- Configuring a headless CMS means LME has the flexibility to change how the website looks, where content is placed, and how it appears on different devices, all without needing any development support. The codebase is in a separate application, therefore content managers and developers can work simultaneously while the website is live without interfering with each other. It’s a quicker-to-market solution and more manageable for content-heavy organisations. With goals to expand content creation to engage audiences outside of peak seasons, a headless solution is perfect for LME’s needs.
- The website components were built within the React front-end framework. The library of JSS components presents the content, while the technical framework behind it captures data from user interactions to fuel an adaptive personalisation strategy; learning from common search enquiries and behavioural patterns to create a dynamic user experience. We’re thinking ahead, as this will enable LME to not only capture online interactions, but can also feed into mobile apps, retail kiosks, wearable devices, chatbots, connected home devices, and many other channels.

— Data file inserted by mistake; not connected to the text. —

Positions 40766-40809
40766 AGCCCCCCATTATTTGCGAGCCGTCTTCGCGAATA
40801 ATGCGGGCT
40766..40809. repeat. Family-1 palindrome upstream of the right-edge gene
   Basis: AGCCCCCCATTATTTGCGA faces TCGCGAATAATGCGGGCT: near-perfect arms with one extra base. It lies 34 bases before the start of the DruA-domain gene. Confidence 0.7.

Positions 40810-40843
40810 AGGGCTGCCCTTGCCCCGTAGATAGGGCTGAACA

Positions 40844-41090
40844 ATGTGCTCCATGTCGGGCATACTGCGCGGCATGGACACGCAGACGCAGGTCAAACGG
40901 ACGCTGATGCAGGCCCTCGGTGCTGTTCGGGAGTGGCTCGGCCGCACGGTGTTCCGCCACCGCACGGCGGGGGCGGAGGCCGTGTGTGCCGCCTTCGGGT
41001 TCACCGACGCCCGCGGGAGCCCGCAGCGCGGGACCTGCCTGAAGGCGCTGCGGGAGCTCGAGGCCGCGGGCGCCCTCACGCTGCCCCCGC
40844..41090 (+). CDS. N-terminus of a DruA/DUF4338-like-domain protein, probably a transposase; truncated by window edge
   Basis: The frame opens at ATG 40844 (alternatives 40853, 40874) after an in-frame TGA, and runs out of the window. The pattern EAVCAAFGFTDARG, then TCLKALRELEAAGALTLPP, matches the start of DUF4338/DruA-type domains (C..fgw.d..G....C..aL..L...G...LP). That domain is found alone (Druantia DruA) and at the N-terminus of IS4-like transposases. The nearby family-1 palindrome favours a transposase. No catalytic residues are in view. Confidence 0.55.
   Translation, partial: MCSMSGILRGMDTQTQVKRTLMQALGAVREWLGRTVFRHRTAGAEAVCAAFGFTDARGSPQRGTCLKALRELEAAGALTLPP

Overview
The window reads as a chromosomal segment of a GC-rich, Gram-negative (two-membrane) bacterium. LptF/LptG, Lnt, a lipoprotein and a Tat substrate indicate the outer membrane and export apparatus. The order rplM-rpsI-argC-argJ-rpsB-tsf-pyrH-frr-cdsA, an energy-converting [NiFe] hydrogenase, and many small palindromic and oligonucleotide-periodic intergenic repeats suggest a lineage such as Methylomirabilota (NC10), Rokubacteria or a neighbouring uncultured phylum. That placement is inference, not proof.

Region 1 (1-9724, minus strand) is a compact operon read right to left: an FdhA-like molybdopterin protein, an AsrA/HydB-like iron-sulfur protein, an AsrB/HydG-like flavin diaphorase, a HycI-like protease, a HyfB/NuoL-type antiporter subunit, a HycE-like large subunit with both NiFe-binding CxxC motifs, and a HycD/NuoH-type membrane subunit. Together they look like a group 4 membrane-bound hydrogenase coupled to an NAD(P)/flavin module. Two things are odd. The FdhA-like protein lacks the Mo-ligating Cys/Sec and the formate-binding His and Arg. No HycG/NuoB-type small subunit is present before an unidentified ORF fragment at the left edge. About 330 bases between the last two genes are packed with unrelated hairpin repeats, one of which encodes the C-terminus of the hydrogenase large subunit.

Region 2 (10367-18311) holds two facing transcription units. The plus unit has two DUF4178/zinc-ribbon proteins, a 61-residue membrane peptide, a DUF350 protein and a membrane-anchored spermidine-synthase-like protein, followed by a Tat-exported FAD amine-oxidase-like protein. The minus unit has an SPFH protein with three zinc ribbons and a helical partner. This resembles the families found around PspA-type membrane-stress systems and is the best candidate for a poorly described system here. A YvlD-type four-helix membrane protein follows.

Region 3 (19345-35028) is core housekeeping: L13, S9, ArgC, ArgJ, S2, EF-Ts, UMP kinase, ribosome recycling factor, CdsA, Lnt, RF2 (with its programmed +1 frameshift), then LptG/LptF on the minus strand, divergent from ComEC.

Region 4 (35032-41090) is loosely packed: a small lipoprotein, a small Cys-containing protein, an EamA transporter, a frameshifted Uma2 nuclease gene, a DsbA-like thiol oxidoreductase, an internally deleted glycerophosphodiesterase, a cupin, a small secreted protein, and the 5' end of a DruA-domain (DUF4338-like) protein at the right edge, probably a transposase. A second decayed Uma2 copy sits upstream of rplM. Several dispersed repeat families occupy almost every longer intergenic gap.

Accessibility was a top priority throughout the website design and development. The final solution excels AA levels of accessibility, and ensures the digital experience is optimised for all users. The inclusive website is accommodating for people with permanent disabilities, as well as situational limitations.